[wp-hackers] Transitioning to Multi-site
otto at ottodestruct.com
Wed Aug 25 01:08:33 UTC 2010
On Mon, Aug 23, 2010 at 10:09 AM, Eric Mann <eric at eamann.com> wrote:
> So what steps should I follow to
> 1) Set up Multisite - I know how to install it, but how should I configure it
> considering I want to use it for separate domains, not sub-folders or
> 2) Move content - I assume the regular WP export-import process will work?
> 3) Map the domains to their new home on the new installation?
I had to do this myself. It's not hard, actually.
1. Set up a multisite install on one of the sites. One site has to be
the "master", and you cannot change its URL, so choose wisely. When
setting up the other "sub-sites", use a subfolder installation to do
it. They're easier and it frankly doesn't matter which you use in the
end result if you're doing domain mapping. See step 3.
2. Move the content from *one* domain to a new site in WP. I used the
import/export to do it. This works, but images and other things may
break along the way. So you're basically going to do this one site at
a time, and generally it's a pain. This is why you do it one site at a
time. The search/replace regex plugin is invaluable here, to fix all
the images that are going to break in your content (Multisite uses a
different method for storing uploaded files, and all attached files
have a url of http://example.com/files/whatever.jpg. The "files" has
an .htaccess rule to redirect that to the proper p;ace.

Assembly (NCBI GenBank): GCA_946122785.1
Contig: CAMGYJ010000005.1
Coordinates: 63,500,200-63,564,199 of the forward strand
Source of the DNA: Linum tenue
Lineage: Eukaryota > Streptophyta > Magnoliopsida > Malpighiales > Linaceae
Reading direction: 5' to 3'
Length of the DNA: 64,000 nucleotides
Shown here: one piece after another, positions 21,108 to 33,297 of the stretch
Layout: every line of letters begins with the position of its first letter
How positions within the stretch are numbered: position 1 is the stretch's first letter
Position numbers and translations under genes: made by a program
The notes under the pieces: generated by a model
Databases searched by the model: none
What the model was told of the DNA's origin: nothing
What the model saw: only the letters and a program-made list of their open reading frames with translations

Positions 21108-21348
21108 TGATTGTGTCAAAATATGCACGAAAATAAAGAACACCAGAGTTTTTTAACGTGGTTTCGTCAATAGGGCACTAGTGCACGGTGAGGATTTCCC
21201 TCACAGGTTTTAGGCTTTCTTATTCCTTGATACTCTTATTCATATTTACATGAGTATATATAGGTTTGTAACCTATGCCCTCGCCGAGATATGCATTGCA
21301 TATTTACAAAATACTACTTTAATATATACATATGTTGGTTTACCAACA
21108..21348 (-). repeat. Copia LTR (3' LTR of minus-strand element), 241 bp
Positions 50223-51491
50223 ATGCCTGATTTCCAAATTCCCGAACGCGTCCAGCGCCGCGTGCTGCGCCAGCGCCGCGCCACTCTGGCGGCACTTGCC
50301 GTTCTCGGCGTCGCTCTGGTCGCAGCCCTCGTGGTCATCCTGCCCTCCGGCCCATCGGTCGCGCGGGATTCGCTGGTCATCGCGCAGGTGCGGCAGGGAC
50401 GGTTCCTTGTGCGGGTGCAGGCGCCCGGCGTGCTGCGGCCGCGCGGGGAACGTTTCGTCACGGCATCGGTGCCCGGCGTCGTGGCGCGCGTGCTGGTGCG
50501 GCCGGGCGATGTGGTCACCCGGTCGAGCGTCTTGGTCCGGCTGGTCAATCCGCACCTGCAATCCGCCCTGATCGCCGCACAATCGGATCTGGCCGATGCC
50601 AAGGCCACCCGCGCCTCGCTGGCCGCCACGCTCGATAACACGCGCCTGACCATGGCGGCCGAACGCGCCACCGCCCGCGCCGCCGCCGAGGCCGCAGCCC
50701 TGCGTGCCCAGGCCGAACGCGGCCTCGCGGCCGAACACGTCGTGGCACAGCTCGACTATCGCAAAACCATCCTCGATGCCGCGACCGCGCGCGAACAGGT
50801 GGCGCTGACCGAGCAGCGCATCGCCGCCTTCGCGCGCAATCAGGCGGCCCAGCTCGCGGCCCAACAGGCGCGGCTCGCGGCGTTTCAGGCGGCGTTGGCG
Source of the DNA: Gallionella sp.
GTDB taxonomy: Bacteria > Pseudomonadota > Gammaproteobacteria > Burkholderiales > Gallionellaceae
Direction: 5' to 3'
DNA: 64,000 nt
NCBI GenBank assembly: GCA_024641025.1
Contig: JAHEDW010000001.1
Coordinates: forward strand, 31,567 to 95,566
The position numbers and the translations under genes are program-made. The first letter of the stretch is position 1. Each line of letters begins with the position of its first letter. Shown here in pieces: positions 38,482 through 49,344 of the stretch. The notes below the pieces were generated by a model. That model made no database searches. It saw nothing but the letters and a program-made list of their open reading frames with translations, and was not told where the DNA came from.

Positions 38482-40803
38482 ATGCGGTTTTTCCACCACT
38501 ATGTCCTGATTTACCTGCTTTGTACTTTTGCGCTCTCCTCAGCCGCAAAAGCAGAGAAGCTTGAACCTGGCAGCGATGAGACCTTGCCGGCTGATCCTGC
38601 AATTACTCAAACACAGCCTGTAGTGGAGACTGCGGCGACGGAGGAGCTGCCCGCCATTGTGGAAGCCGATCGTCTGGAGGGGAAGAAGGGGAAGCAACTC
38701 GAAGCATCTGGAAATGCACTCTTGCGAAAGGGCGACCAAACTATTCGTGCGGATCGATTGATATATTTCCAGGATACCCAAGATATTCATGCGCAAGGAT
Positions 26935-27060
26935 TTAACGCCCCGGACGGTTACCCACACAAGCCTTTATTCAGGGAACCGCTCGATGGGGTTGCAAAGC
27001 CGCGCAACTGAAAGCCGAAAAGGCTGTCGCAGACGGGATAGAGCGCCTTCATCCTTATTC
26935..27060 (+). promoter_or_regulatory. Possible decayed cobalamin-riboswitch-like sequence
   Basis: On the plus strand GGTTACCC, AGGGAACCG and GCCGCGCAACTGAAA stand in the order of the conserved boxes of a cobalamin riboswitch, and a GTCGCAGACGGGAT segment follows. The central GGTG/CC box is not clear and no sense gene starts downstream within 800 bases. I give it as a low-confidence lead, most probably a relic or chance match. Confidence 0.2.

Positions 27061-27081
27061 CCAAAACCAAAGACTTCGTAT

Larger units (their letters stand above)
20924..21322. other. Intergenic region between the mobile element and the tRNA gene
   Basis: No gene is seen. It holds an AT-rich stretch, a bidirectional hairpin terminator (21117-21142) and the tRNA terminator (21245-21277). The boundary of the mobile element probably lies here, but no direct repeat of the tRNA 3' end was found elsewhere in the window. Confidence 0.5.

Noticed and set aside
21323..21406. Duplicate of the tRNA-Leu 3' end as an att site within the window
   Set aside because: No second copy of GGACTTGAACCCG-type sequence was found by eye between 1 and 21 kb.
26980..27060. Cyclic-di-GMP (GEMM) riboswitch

3. Using the Domain Mapping plugin, you'll be able to change that
subfolder URL into the domain URL (or frankly any URL.. this is why
the subdomain/subfolder choice is irrelevant, the domain mapping
plugin lets you pick any URL in the world to use, as long as you can
make that URL point to the WordPress installation). I wrote a tutorial
on how to do this:
In reality, you'll sort of perform steps 2 and 3 side by side, as you
have to import the content, fix the domain, then fix the broken image
links and such. It's not actually seriously time consuming once you do
it a couple of times. After three sites, you'll be a pro at it. Most
of the time is spent waiting for DNS changes to take effect.
If you have custom themes and such, then you'll need to put them on
the main site, enable them, then use them on the sub-sites. You can
make it so that only specific sites can see specific themes, if you
like. Unless this is open to the public, that's probably not
4. Repeat steps 2 and 3 for each site. It's not actually that
terrible, and it's just as easy as moving a site to a new domain...
which ain't particularly simple either. But take it one site at a time
and you'll be alright.
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